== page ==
Female garment industry union leaders are emerging at the forefront of the deadly anti-military protests, and asking global brands to take their side.
Ma Moe Sandar Myint is the leader of one of Myanmar’s largest garment worker unions. Until recently, the 37-year-old mother of three and former sewing machine operator would spend her days representing workers with labor complaints and helping members of the Federation of Garment Workers Myanmar unionize their factories.
But her life changed Feb. 1, the day a coup brought back full military rule to the country after years of quasi-democracy. When the internet was cut off, workers flocked to the union’s offices. Several days of informal meetings led to small-scale strikes on factory floors, spilling onto the streets outside and eventually feeding many of the increasingly deadly mass demonstrations that have taken place across Myanmar in recent weeks. Often seen at the very front, wearing a mask and white helmet, was Ms. Moe Sandar Myint.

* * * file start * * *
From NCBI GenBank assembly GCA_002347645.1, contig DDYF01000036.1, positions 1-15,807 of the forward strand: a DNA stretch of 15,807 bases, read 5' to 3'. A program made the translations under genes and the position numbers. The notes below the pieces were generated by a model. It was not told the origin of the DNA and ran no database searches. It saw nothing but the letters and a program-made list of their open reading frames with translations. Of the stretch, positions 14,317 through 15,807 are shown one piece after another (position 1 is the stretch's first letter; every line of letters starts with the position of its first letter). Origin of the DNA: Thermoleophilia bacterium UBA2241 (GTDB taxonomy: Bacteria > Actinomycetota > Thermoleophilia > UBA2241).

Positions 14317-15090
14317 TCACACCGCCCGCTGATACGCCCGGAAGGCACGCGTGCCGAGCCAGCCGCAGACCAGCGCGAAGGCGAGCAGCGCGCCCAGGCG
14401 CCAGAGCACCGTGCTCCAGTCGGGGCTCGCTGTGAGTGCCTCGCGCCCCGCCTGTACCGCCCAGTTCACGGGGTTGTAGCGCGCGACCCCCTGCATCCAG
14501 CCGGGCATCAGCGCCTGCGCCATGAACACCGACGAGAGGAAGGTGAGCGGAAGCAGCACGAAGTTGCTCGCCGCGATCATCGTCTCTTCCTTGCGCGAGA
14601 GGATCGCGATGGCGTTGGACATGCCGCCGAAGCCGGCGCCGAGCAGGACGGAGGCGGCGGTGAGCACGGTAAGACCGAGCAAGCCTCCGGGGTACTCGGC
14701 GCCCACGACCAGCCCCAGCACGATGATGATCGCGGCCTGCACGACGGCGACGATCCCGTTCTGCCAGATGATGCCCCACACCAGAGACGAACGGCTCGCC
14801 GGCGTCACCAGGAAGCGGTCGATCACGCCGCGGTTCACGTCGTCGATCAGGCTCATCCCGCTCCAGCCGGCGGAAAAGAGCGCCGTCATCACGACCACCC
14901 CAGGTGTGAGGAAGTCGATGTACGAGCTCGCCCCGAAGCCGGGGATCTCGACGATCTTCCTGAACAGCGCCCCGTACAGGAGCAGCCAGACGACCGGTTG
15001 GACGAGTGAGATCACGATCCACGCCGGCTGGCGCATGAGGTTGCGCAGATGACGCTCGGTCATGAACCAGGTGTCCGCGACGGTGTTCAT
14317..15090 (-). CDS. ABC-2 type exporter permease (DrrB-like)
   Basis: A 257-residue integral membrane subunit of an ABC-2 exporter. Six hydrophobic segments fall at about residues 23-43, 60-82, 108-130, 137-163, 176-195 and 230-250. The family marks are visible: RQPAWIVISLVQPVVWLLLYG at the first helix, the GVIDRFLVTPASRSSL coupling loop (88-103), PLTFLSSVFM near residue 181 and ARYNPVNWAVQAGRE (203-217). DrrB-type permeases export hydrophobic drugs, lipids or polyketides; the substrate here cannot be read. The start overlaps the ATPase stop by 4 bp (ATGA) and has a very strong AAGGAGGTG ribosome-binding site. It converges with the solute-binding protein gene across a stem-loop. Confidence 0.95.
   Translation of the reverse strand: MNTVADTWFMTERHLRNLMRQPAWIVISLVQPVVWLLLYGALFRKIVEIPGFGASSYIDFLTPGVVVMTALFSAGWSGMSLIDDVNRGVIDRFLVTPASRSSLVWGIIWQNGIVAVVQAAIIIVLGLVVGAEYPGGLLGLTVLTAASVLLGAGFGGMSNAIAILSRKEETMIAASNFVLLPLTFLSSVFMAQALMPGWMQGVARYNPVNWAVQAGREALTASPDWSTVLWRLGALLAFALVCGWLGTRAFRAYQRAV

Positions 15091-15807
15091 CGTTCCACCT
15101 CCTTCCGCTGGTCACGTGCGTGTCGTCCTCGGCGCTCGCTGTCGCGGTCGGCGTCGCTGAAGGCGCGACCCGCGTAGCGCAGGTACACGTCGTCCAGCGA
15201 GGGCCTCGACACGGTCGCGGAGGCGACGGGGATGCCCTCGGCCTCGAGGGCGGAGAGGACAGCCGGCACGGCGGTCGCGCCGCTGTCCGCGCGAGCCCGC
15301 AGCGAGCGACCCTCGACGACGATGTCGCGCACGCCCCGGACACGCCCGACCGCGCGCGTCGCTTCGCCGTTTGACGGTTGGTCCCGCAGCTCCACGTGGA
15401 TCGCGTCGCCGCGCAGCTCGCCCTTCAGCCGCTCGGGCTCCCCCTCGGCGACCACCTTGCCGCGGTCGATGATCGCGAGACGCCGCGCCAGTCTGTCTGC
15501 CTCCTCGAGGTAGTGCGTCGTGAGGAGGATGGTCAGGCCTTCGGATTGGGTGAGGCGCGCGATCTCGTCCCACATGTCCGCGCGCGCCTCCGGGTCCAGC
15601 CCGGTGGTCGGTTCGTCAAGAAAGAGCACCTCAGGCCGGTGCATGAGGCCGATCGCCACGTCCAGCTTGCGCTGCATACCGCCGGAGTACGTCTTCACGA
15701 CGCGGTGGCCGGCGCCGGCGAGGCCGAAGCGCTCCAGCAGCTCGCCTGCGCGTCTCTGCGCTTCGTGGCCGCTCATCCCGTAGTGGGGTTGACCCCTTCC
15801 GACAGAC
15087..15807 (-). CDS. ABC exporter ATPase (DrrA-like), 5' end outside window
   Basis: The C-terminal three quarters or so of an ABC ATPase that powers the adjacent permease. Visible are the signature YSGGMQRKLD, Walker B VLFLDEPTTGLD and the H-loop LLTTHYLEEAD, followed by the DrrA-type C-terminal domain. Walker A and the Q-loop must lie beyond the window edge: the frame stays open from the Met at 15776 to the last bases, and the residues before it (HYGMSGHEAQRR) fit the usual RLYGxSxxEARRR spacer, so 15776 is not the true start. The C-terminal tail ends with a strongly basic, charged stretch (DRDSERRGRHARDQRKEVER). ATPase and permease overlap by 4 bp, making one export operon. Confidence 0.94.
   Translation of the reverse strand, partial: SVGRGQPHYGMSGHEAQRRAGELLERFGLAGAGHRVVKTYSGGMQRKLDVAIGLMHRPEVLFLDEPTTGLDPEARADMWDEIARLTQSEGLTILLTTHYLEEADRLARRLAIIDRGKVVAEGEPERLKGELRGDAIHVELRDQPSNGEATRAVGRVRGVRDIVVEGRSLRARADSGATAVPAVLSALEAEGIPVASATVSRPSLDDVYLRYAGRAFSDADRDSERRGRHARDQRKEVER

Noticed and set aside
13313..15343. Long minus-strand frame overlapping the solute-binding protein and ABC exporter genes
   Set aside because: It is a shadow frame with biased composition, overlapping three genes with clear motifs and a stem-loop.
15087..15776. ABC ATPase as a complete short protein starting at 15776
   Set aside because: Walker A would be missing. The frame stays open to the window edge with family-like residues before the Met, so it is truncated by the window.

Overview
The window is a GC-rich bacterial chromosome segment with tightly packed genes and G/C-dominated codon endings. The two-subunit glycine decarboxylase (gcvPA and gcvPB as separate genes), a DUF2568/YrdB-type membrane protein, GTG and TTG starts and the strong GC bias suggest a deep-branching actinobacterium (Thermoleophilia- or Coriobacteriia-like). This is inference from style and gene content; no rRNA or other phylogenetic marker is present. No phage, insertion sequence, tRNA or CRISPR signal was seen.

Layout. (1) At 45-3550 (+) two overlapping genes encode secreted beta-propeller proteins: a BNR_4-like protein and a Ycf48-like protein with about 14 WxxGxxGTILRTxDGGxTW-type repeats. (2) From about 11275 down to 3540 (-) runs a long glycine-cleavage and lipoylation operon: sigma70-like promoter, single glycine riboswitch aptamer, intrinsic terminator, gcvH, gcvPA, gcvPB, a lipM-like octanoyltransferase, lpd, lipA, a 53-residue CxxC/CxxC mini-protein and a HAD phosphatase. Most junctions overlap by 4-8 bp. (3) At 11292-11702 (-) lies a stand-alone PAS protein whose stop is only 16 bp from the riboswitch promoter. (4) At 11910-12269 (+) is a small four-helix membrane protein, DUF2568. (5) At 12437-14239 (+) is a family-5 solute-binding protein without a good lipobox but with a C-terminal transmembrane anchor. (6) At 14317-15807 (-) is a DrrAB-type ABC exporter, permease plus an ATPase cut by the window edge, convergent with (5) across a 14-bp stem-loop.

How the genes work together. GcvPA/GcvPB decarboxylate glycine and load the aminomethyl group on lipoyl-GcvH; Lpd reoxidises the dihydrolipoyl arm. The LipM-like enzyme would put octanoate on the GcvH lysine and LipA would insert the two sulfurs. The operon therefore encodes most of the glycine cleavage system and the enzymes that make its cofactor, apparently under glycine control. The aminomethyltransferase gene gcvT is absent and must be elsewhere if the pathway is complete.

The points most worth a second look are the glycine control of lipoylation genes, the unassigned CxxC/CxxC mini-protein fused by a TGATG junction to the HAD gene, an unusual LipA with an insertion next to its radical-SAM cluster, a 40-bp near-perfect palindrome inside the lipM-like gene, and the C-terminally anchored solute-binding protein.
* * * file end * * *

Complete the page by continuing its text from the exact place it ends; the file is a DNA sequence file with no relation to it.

Responsible for more than 20 marches, she is now one of a number of garment workers turned union organizers who have been catapulted from relative anonymity to the forefront of a swelling political movement. Many are women. And most say that past experience organizing militant strikes and tight local networks while building the country’s garment factory unions has played a key part of preparing them for this new role.